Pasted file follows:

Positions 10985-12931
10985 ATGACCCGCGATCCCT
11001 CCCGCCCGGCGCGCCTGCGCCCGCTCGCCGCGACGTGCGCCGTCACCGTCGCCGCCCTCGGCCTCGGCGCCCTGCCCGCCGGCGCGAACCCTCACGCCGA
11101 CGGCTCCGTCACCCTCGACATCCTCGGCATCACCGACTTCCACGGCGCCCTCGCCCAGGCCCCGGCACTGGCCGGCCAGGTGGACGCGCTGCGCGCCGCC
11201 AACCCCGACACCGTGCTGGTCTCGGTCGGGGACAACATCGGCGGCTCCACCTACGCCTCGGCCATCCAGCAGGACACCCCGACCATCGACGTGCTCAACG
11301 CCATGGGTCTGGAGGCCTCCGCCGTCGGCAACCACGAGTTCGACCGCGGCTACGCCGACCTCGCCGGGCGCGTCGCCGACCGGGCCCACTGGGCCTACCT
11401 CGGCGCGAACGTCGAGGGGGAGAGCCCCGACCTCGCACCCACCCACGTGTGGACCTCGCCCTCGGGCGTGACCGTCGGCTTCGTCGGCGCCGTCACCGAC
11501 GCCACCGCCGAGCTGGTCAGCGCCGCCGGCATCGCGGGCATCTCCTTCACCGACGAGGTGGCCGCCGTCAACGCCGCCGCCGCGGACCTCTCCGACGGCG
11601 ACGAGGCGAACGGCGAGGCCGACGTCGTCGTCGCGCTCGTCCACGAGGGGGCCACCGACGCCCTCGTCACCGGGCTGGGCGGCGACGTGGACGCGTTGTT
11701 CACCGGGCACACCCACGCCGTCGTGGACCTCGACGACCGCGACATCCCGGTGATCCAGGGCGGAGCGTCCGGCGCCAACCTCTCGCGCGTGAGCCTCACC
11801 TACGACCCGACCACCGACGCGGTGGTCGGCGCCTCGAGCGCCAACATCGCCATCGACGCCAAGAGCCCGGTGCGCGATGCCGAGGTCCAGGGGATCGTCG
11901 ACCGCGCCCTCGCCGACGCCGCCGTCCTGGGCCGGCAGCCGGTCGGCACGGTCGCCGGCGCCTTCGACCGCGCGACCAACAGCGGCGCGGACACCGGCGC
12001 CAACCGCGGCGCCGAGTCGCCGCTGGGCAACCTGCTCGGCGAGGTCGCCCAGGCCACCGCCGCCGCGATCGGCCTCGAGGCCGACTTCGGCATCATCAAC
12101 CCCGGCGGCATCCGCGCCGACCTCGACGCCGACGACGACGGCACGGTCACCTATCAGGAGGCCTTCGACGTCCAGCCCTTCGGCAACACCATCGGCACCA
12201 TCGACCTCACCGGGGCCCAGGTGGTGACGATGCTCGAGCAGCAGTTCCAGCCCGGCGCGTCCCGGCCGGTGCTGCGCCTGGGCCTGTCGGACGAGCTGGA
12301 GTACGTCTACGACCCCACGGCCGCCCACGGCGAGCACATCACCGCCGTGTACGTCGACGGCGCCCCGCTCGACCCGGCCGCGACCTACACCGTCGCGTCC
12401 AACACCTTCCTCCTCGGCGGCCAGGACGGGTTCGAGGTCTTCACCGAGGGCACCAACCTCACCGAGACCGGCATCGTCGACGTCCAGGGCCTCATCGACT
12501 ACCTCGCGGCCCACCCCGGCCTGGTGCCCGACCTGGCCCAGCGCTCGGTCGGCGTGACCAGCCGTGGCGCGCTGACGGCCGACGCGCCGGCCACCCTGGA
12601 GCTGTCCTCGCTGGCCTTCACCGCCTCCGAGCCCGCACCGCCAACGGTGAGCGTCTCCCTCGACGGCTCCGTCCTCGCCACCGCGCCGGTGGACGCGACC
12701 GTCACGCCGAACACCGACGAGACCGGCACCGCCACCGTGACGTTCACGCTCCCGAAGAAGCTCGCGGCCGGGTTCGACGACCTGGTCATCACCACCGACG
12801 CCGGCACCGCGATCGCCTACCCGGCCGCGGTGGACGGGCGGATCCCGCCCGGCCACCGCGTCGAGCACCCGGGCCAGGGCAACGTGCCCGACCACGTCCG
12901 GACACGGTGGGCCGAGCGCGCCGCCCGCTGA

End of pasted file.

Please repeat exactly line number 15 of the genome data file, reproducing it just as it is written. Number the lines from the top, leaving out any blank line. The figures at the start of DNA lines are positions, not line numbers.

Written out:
12201 TCGACCTCACCGGGGCCCAGGTGGTGACGATGCTCGAGCAGCAGTTCCAGCCCGGCGCGTCCCGGCCGGTGCTGCGCCTGGGCCTGTCGGACGAGCTGGA